It’s a little disturbing when I’m reminded just how dependent I am on technology and how little I actually know about it. A couple nights ago, we had a short, but heavy, storm with strong winds. A tree fell over and took down some power lines, leaving our house without power for several hours. Apparently, the electricity went off and on several times before staying off. I know that isn’t particularly good for electronics, but this is the first time I’ve seen evidence of the fact.
The power was back on when I got home from a meeting at the church, but I noticed that it was rather warm, and the air conditioner wasn’t running. I checked the thermostat to find every indicator on the LCD display lit. The unit was unresponsive. I checked the manual and the website. I disconnected the unit from the wall and plugged it back in. I was beginning to believe it was fried and decided to send email to Honeywell’s customer support, as their phone support was closed. Long story short, after the thermostat sat on my desk for awhile, I plugged it back in, and it worked fine.
Then, when I went up to my bedroom, I noticed my digital alarm clock wasn’t displaying the time properly. I pressed the button that should switch modes to allow me to set it, but all it did was beep at me. None of the buttons worked. I tried removing the backup batteries, thinking they might be dead. I finally unplugged it from the wall, waited a minute, and then plugged it back it. It came back on and worked fine.
Then, a couple days later, I tried to print a document to my wireless color laser printer. After awhile, I realized that nothing had printed. In fact, the printer hadn’t awakened from sleep. My Mac reported that it couldn’t connect to the printer. I tried turning the printer off and back on to no avail. Finally, I figured out that I had to re-setup the wireless connection—something I haven’t had to do since I first took it out of the box.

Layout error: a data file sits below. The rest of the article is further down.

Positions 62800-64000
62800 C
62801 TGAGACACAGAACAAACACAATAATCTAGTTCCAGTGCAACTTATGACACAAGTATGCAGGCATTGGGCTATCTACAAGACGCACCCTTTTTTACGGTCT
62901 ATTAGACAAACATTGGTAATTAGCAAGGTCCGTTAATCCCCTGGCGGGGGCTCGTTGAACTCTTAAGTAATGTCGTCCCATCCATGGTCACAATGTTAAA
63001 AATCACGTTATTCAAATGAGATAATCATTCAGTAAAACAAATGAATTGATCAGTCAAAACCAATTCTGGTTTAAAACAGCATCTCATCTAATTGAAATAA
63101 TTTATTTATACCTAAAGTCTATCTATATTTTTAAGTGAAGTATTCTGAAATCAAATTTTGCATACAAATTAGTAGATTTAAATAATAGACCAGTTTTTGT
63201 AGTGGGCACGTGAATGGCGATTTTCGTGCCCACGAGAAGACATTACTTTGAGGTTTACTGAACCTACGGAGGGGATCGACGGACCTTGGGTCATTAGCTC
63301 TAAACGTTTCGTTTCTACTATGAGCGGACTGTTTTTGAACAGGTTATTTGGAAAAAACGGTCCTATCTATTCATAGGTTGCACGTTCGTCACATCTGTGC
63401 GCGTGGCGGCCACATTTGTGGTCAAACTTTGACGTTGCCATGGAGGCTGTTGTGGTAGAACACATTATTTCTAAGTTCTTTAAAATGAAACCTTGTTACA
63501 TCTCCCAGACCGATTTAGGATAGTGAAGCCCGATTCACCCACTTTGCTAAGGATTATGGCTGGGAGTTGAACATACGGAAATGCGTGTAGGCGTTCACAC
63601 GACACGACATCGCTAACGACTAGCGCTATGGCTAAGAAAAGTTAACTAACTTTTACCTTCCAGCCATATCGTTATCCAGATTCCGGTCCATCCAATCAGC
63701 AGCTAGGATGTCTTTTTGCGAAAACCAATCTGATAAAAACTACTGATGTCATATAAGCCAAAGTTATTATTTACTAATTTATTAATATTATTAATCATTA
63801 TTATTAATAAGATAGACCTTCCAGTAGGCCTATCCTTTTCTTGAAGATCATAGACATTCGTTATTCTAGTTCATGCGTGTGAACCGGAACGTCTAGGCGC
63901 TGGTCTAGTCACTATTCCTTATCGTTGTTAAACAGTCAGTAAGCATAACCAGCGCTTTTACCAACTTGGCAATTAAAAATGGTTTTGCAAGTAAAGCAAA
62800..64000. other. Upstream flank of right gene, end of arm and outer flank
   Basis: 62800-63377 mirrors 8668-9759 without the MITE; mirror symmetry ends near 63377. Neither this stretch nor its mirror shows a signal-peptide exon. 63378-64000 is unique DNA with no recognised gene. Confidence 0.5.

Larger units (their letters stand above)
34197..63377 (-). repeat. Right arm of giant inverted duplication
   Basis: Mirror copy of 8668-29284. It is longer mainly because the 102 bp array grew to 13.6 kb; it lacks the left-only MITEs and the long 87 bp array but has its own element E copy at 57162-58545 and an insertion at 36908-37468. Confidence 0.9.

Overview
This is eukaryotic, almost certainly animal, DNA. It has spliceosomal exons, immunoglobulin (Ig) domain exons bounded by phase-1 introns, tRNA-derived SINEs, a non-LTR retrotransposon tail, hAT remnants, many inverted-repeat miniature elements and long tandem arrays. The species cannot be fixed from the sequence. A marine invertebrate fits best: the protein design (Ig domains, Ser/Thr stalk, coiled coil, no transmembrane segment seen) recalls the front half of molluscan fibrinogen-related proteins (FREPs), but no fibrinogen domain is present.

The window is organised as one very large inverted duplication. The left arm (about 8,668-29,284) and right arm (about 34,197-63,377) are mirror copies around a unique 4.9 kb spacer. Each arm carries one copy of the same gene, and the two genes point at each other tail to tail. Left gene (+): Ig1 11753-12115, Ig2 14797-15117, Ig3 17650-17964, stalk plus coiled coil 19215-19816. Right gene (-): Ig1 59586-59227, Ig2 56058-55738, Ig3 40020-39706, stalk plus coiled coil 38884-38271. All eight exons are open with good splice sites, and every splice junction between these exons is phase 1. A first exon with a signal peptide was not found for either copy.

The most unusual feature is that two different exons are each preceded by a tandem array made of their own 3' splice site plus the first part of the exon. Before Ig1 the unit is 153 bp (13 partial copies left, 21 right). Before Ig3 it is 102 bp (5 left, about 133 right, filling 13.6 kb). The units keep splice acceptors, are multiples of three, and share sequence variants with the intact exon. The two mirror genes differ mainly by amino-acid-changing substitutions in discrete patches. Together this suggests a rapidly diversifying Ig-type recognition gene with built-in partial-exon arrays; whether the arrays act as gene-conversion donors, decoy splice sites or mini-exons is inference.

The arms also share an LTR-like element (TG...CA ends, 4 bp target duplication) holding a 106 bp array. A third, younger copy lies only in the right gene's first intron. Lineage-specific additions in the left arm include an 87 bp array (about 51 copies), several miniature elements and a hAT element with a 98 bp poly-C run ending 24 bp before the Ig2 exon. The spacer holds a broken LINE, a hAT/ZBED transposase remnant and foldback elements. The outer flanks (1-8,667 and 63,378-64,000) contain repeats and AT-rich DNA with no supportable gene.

These all turned out to be minor problems that were solvable in a matter of minutes, but it makes me think about all of the various devices and systems I rely on that, once you get past the user interface and intended behaviors, I have very little knowledge of. When the robot revolution comes, I’m going to be in trouble.
I have thousands of photographs. I have hour upon hour of family videos. I have many year’s worth of design work, writing, email, financial records—the list goes on. It’s priceless, completely irreplaceable, and it’s all on hard drives sitting right here beside me. Yes, you better believe I have a backup strategy.
I’m a faithful listener of TWIT and MacBreak Weekly. They’ve mentioned several times the “3, 2, 1 backup plan”: three copies, two types of media, one copy offsite. I got Apple’s Time Capsule not long after it was released. It’s ability to back up all of the machines in my house over the network was very attractive, and Time Machine is brilliant. It contains a 1 TB drive, which is enough to back up my Mac Pro and my daughters’ iMac, including the 300 GB external drive that contains my iTunes library. Then I got a Drobo specifically for storing my video. It’s a RAID array, so the data is protected against drive failure. It’s currently housing about a Terabyte of data. So, everything is somewhat protected, but what happens in case of a house fire, theft, or some catastrophic failure? It’s all within six feet of each other.
One of the TWIT network’s regular advertisers is Carbonite, an online backup service that is affordable and convenient. However, one of their limitations is that they will only back up the internal drive. I was hoping for a solution that would cover my video. I researched a number of options, but only found one that would give me unlimited space, including external drives, at a price I was willing to pay.
Backblaze is charging me only $3.96 per month for unlimited storage. They have a free trial, which I used to confirm that it would work. Setup is simple; retrieval works as advertised. All of my data, including the video, was backed up, in the background, in about two weeks. For a fee, you can request to have your entire archive sent to you on DVD or a thumb drive, but you can retrieve any file online at any time. It’s a no-brainer. Everyone should be doing this.